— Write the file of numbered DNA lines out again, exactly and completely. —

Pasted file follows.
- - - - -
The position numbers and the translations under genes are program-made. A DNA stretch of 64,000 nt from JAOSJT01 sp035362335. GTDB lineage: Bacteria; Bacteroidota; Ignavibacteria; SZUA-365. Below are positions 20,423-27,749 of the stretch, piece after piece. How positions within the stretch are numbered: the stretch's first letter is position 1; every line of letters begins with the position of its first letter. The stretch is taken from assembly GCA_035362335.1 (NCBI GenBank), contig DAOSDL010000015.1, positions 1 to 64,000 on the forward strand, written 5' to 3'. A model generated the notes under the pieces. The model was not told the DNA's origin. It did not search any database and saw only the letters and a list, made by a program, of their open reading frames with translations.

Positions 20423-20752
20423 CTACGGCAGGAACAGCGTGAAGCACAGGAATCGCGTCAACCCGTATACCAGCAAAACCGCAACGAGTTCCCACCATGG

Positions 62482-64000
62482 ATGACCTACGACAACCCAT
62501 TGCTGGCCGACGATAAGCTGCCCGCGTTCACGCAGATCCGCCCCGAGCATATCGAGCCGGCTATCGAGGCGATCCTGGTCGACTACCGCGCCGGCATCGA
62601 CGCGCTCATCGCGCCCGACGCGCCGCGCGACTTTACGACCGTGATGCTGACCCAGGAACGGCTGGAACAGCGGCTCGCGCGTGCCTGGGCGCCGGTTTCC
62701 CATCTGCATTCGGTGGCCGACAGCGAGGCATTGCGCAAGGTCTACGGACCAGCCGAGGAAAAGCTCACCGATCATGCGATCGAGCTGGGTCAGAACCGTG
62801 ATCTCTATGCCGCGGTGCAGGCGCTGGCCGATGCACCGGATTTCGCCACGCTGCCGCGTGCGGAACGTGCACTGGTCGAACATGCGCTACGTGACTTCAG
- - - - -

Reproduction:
The position numbers and the translations under genes are program-made. A DNA stretch of 64,000 nt from JAOSJT01 sp035362335. GTDB lineage: Bacteria; Bacteroidota; Ignavibacteria; SZUA-365. Below are positions 20,423-27,749 of the stretch, piece after piece. How positions within the stretch are numbered: the stretch's first letter is position 1; every line of letters begins with the position of its first letter. The stretch is taken from assembly GCA_035362335.1 (NCBI GenBank), contig DAOSDL010000015.1, positions 1 to 64,000 on the forward strand, written 5' to 3'. A model generated the notes under the pieces. The model was not told the DNA's origin. It did not search any database and saw only the letters and a list, made by a program, of their open reading frames with translations.

Positions 20423-20752
20423 CTACGGCAGGAACAGCGTGAAGCACAGGAATCGCGTCAACCCGTATACCAGCAAAACCGCAACGAGTTCCCACCATGG

Positions 62482-64000
62482 ATGACCTACGACAACCCAT
62501 TGCTGGCCGACGATAAGCTGCCCGCGTTCACGCAGATCCGCCCCGAGCATATCGAGCCGGCTATCGAGGCGATCCTGGTCGACTACCGCGCCGGCATCGA
62601 CGCGCTCATCGCGCCCGACGCGCCGCGCGACTTTACGACCGTGATGCTGACCCAGGAACGGCTGGAACAGCGGCTCGCGCGTGCCTGGGCGCCGGTTTCC
62701 CATCTGCATTCGGTGGCCGACAGCGAGGCATTGCGCAAGGTCTACGGACCAGCCGAGGAAAAGCTCACCGATCATGCGATCGAGCTGGGTCAGAACCGTG
62801 ATCTCTATGCCGCGGTGCAGGCGCTGGCCGATGCACCGGATTTCGCCACGCTGCCGCGTGCGGAACGTGCACTGGTCGAACATGCGCTACGTGACTTCAG